Lenders typically use third parties to repo and store their vehicles. Because they have to pay for storage fees, they want to move repossessions quickly. If the owner is unable to catch up on their payments, the banks will sell to one of the following: 


Those who have a dealer’s license can purchase repos directly from an auction. Dealerships do this all the time and have the resources to inspect, clean and repair the vehicles. However, it’s important to know that these cars are not true repos, at least to the consumer. They are more like used vehicles because they have gone through an inspection and cost more. 

Private auction

Another option is for banks to sell their repossessed inventory through an auction where private sellers are welcome to place a bid. Private auctions give priority to their members who pay a fee to use their services. You don’t need a dealer’s license to join a private auction, but you will need to pay a fee. 

Public auction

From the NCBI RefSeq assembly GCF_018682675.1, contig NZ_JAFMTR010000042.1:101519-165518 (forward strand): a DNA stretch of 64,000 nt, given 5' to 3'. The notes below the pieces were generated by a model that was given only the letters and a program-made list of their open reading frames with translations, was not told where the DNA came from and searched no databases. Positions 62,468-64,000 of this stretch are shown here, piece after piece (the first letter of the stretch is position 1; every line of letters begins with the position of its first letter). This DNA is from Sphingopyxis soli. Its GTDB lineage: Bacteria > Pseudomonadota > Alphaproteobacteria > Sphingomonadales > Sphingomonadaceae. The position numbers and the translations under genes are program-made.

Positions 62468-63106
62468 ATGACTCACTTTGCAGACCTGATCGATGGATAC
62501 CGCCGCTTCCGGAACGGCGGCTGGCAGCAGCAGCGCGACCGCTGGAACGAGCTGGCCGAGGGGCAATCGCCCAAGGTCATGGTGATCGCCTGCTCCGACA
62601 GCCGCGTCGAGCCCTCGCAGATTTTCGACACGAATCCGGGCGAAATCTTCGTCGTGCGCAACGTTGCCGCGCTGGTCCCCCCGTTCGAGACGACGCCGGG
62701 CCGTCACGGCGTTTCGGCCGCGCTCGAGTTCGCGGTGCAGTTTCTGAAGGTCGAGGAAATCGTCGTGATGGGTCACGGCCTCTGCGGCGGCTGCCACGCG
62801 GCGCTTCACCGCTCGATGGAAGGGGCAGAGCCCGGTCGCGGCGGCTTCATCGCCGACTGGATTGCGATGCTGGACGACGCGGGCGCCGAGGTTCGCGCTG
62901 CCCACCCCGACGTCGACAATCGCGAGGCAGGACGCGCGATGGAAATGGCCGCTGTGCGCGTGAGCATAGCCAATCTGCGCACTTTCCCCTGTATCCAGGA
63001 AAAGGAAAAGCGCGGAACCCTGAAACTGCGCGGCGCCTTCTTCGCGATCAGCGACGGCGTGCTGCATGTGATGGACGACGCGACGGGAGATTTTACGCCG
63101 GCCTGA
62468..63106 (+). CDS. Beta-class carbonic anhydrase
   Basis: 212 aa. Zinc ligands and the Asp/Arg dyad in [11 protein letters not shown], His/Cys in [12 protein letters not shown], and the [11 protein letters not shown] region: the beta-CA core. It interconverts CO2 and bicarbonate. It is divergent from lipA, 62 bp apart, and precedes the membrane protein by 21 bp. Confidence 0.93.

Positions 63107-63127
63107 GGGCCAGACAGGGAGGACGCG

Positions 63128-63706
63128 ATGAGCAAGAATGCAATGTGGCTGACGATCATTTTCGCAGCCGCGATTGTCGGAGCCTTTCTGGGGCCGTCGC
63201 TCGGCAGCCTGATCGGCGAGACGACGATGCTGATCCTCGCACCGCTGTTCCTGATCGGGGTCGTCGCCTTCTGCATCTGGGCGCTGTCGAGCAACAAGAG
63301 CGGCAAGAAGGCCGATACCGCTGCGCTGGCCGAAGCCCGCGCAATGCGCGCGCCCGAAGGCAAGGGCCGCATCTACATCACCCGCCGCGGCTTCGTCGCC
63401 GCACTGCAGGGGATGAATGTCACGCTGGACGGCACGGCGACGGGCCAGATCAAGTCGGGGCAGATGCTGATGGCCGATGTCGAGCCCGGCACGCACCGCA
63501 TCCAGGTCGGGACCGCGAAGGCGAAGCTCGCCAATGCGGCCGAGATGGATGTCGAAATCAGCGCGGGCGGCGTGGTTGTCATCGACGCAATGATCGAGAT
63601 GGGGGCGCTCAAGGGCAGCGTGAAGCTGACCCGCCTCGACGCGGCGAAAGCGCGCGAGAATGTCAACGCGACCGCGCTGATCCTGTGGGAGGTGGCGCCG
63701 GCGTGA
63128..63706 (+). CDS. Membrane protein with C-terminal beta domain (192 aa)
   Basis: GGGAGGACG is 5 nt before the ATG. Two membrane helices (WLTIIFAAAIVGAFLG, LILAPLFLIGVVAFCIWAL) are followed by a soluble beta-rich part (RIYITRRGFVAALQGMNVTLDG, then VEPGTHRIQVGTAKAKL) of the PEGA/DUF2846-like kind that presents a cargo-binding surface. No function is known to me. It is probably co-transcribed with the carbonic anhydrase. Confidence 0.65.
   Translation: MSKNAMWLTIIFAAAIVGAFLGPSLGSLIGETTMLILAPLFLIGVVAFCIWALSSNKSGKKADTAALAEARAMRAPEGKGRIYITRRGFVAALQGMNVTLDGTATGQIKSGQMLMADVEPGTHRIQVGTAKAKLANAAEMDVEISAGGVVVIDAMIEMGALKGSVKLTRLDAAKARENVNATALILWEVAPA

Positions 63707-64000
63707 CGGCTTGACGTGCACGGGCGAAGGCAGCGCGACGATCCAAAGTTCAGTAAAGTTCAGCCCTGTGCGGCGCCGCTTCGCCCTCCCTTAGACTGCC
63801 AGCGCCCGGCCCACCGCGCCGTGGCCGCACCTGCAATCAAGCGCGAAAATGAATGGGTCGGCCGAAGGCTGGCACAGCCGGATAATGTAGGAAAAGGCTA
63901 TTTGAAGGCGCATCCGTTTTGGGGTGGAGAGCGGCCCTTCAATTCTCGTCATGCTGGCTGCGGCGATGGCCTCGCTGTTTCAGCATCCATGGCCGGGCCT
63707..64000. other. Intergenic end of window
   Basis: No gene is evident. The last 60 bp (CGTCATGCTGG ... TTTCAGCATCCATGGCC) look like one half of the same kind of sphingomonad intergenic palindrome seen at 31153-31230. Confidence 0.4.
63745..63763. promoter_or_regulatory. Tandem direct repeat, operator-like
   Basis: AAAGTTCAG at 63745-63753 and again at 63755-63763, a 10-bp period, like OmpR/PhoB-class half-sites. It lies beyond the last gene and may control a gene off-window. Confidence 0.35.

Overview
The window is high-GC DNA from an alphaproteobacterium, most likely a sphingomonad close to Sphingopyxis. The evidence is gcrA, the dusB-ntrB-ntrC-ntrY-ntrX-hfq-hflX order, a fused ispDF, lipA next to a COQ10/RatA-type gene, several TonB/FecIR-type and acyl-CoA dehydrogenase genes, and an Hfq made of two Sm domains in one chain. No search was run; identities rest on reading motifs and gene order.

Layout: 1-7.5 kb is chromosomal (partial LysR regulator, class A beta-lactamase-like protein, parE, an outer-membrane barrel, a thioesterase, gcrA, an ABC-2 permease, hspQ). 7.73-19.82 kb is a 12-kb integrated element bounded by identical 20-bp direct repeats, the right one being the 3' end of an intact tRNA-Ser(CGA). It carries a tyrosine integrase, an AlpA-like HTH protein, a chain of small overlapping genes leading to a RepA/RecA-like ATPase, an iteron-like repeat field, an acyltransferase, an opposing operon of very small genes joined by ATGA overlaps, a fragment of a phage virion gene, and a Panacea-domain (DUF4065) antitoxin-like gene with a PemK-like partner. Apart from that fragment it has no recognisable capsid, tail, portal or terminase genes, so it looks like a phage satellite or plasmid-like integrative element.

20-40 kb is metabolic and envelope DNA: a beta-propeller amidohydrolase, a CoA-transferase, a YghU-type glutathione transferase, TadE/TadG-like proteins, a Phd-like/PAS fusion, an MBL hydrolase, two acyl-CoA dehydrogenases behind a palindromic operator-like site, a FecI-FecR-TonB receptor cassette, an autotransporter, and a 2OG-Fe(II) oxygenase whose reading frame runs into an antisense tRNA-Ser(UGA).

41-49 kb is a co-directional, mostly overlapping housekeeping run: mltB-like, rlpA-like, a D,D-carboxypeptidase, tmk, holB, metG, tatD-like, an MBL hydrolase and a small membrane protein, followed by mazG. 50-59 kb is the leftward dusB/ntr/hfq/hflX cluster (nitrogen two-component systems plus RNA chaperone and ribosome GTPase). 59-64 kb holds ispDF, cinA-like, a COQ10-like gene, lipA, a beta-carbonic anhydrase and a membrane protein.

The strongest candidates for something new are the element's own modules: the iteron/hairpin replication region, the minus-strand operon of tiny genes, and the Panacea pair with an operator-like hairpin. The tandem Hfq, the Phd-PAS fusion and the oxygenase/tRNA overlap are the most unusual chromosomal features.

Public auctions are open to the public. Typically, you can browse the inventory for free, but if you want to place a bid, you’ll need to pay a nominal fee. Public auctions tend to have a wide inventory of used cars, but you might have to dig through them to find what you want. Good cars go fast, so we always tell customers to be patient as well. 

Shop for a Repo Vehicle Today 

Repossessions are just like other vehicles, though some do require a bit more work and maintenance to get them up to speed. If their previous owner wasn’t making their payments, they probably weren’t taking their car in for oil changes and tire rotations, either. As long as you’re willing to put this into your new ride, you can walk away with an affordable car with all the features you want!